20 Sep 2017 7:02 AM GMT
The Supreme Court bench of Justices N.V.Ramana and Amitava Roy, on September 15, stayed the orders of the Bombay High Court passed in November 2016, substantially increasing the legal and composite fees payable by the Indian and foreign adoptive parents to the adoption agencies at the time of adoption of a minor child.The Bombay High Court orders were passed by Justice G.S.Patel, while...
The Supreme Court bench of Justices N.V.Ramana and Amitava Roy, on September 15, stayed the orders of the Bombay High Court passed in November 2016, substantially increasing the legal and composite fees payable by the Indian and foreign adoptive parents to the adoption agencies at the time of adoption of a minor child.
The Bombay High Court orders were passed by Justice G.S.Patel, while allowing the adoption of an Indian child by adoptive parents from Malta. Justice Patel justified the fee increase on the ground that the legal fees and the Indian Council of Social Welfare (ICSW) - a Supreme Court- approved scrutinising agency - fees in relation to both in-country and foreign adoptions have remained unchanged for many years.
For in-country adoption, the High Court increased the fee from Rs.40,000 to Rs.75,000, to take care of the child care corpus, preparation of the child study report, the medical examination report, child care and maintenance, etc. The High Court also increased the same fee for adoptions by foreign parents from US$5000 to US$6000.
The High Court had accepted the submission that legal costs and the costs of ICSW should be segregated; that hospitalisation costs should be reimbursable on actuals; and that the slabs should be raised keeping in mind the current conditions.
The High Court observed: “It cannot be the intent of the government and it is most certainly not the intent of any Court to simply make our orphaned children available at next to no cost. There is no reason why the entire process should be factored at a loss to the various adoption agencies, and other persons and professionals involved.”
The High Court emphasised that there is an in-built filter and safeguard, for all adoption placements are routed through CARA [Central Adoption Resource Authority], and no adoptive parent is legally allowed to deal with an adoption agency directly.
The High Court revised the legal costs from Rs.14500 for Indian parents to Rs.22500. For the foreign parents, the legal costs were enhanced from Rs.19500 to 27500.
The ICSW fees for Indian adoptions was raised from Rs.1000 to Rs.2500,and for foreign adoptions from Rs.5000 to Rs.7500.
The High Court did not see any merit in keeping the basic costs and hospitalisation lower for second adoptions. “We are after all dealing with human children, and we cannot compromise on the health and welfare of second child merely because she or he is a second child”, the High Court observed, while holding that the revised figures would remain the same for the second child as well.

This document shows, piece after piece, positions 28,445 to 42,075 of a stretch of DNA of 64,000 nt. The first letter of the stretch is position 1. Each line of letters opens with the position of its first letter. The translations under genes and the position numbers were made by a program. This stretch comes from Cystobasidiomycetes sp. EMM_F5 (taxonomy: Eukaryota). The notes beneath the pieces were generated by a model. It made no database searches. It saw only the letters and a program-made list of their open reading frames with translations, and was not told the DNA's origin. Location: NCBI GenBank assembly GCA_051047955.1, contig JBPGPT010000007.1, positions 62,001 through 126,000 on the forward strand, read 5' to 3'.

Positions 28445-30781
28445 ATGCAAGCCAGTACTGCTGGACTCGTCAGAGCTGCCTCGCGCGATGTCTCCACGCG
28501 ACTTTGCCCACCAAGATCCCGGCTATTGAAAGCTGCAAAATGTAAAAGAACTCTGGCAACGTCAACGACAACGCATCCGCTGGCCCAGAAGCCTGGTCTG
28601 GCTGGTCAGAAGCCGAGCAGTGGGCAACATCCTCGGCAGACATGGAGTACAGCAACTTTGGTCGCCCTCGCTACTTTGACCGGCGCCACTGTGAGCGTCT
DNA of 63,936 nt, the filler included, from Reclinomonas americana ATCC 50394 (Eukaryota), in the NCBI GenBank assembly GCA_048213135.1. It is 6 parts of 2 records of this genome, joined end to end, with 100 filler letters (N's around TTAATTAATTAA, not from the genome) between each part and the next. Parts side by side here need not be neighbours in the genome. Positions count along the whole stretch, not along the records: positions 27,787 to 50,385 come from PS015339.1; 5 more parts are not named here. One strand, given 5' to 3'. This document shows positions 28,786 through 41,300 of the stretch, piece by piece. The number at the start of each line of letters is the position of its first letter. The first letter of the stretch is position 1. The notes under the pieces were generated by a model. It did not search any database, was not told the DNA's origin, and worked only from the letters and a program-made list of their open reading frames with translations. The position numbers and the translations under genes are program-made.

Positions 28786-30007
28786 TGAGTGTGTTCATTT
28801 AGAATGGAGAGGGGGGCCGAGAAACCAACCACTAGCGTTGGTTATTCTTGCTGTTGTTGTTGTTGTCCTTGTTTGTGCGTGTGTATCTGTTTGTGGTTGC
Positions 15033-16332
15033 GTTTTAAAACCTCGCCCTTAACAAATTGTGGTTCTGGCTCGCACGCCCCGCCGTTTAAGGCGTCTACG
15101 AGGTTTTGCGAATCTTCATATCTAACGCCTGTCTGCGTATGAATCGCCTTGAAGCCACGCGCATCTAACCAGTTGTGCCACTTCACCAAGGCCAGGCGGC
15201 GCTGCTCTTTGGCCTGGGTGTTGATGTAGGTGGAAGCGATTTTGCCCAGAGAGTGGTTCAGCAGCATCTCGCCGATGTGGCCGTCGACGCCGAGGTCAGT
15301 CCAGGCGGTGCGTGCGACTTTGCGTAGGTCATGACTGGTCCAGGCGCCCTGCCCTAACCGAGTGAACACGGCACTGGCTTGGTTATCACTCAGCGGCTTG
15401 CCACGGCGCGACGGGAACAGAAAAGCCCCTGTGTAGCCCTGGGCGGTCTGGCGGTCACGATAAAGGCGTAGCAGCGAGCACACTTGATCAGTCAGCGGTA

There is no logic to pegging the second adoption at one-fifth the cost of the first adoption, it reasoned.
The High Court also proposed that if a child has been with the adoption agency for a period of more than 15 months from the date of his entry into the adoption agency, the adoption institution will be at liberty to request the adoptive parents to make a contribution to it for the additional costs incurred for the period beyond 15 months on actuals and on presentation of a reasonable per diem rate for the maintenance and upkeep of the minor.
The High Court also urged CARA to revisit the complete ban on adoptive parents making any sort of donation, even voluntarily to the adoption agencies. It found the concerns over racketeering largely unfounded as all adoptions go through CARA.
Subsequently, when CARA objected to the revision of fees, Justice Patel expressed his surprise thus: “I should I have thought that CARA would have as its foremost concern the welfare of the child and correctness of the adoption procedure, and not issues of expenses and costs. I cannot begin to contemplate a situation where a government body compromises on the welfare and well-being of these minors, some of whom are very young, and some who require extensive medical attentiona nd care. It also cannot be CARA’s remit to suggest that the quality of legal services should be compromised.”
Justice Patel added that further proceedings to hear CARA’s objections, would be held in open court.
As the Supreme Court’s stay on Justice Patel’s orders and the pending proceedings before him continues, the case will be listed for next hearing on November 3.